July 01, 2019
Developing an action plan
Asthma can appear at any point in life, including later adulthood. Adult-onset asthma is more likely to cause persistent symptoms and require daily medication to keep it under control. A step-wise method of increasing or decreasing your asthma drug regimen an important part of managing symptoms.
You had asthma as a child, but over time, the symptoms stopped. Or at least you thought they did until you went to stay at your sister's house for a week and spent time with her calico cat. Along with allergy symptoms that flared up, you started to experience that all-too-familiar shortness of breath and nagging cough. Could something that didn't bother you for many decades suddenly reappear?
Asthma can appear at any point in life. For some people, it's a condition that develops in childhood and either persists into adulthood or — if the condition improved during puberty — sometimes recurs at a later time. For others, asthma may not develop until adulthood. This is often due to triggering factors such as allergies or exposure to environmental irritants such as smoke, chemicals or mold. The use of certain medications, such as aspirin and other nonprescription pain relievers, may trigger asthma. Certain illnesses and infections — as simple as a bad cold — also may play a role in worsening the condition.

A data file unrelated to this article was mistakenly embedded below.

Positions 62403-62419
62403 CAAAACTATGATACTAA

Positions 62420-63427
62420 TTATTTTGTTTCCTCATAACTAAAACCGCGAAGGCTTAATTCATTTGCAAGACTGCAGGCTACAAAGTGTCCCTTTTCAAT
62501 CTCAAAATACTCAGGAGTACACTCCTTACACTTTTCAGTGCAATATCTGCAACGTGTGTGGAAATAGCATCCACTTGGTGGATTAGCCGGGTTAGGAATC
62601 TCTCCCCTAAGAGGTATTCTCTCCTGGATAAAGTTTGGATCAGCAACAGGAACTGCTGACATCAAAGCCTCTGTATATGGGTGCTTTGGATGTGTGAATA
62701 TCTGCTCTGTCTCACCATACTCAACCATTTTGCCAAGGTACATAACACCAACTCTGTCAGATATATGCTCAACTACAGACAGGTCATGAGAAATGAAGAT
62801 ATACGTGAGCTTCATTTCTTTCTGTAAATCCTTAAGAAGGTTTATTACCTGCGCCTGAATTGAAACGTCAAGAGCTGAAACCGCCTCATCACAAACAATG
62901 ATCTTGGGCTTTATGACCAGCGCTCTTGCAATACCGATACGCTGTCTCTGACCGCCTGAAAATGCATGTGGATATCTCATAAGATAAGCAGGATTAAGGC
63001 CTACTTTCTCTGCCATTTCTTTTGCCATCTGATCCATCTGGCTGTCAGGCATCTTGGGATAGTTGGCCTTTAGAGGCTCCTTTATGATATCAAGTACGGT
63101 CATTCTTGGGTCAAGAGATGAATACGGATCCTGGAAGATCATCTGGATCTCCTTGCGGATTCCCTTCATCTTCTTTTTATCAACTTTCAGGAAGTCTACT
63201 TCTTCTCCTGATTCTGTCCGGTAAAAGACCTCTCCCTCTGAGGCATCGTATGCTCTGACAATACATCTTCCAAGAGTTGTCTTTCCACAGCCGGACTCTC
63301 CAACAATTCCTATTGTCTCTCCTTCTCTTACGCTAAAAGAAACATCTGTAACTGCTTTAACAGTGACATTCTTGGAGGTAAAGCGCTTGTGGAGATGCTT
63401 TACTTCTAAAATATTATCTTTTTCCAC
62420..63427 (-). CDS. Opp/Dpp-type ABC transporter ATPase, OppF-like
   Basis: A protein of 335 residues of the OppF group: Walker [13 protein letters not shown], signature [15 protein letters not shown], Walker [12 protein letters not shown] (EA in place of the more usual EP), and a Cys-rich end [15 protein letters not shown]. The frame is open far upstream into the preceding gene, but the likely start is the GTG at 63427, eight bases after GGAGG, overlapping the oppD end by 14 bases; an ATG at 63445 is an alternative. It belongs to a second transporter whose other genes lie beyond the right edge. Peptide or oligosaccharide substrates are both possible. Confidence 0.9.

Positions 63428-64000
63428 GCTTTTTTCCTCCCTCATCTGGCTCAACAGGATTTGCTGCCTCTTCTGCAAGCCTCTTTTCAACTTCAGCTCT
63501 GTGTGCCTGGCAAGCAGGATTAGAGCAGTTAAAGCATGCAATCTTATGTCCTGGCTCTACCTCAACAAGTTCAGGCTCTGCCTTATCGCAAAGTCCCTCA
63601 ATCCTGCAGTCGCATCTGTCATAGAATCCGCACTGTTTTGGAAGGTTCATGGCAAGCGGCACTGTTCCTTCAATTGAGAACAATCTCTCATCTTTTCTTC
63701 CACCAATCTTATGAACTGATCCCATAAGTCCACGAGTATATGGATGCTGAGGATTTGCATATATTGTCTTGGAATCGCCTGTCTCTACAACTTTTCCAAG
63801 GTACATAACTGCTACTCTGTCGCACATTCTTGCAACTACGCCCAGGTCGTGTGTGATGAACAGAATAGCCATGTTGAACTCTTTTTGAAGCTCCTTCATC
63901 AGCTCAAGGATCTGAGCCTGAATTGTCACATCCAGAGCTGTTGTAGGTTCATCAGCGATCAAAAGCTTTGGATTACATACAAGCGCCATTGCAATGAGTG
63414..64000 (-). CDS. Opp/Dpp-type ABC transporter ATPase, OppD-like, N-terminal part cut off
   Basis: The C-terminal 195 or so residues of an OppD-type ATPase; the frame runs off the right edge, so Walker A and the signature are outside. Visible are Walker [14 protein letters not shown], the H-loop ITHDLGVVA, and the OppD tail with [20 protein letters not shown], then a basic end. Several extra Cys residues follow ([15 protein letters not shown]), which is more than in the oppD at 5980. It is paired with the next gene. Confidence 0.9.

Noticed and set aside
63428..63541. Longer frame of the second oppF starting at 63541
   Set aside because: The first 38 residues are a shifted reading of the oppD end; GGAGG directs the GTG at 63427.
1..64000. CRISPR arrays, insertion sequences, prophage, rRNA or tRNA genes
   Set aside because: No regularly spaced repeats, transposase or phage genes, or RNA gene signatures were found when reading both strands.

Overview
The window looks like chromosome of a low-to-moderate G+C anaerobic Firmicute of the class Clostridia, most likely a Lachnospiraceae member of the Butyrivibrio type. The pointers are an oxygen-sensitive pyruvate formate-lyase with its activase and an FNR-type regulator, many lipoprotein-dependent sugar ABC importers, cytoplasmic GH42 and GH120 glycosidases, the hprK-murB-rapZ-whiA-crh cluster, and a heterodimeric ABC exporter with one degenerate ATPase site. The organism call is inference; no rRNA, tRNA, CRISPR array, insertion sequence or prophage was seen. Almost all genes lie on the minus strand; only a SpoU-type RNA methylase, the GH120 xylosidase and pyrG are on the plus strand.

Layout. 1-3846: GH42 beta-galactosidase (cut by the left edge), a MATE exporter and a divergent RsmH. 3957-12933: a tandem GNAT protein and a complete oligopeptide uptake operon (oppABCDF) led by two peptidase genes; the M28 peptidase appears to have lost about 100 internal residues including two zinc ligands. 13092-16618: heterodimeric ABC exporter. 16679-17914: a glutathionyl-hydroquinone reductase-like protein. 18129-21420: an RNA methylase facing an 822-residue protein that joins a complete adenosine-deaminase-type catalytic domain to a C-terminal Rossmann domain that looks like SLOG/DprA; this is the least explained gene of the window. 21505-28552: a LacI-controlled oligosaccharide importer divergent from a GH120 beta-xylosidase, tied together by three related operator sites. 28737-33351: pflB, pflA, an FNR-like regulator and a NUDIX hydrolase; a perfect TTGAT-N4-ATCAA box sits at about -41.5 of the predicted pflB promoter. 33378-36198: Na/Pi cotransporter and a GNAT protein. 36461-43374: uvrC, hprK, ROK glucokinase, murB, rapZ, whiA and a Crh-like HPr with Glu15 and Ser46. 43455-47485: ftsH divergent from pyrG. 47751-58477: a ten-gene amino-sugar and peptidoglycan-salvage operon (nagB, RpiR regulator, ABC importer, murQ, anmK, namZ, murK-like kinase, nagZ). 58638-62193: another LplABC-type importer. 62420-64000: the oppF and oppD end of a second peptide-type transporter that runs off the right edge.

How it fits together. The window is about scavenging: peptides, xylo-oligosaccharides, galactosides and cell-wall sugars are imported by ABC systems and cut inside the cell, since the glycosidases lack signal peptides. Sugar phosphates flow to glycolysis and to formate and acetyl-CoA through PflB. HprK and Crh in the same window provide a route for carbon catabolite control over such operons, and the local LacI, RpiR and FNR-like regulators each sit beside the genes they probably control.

Adult-onset asthma is more likely to cause persistent symptoms and require daily medication to keep it under control. In addition, symptoms overlap with those of other serious respiratory conditions, such as chronic obstructive pulmonary disease (COPD). For these reasons, it's important to have the symptoms evaluated.
Irritants and inflammation
Your lungs take in air with allergens and irritants — pollens, dust, smoke environmental chemicals and bacteria, to name a few — on a regular basis. Normally...
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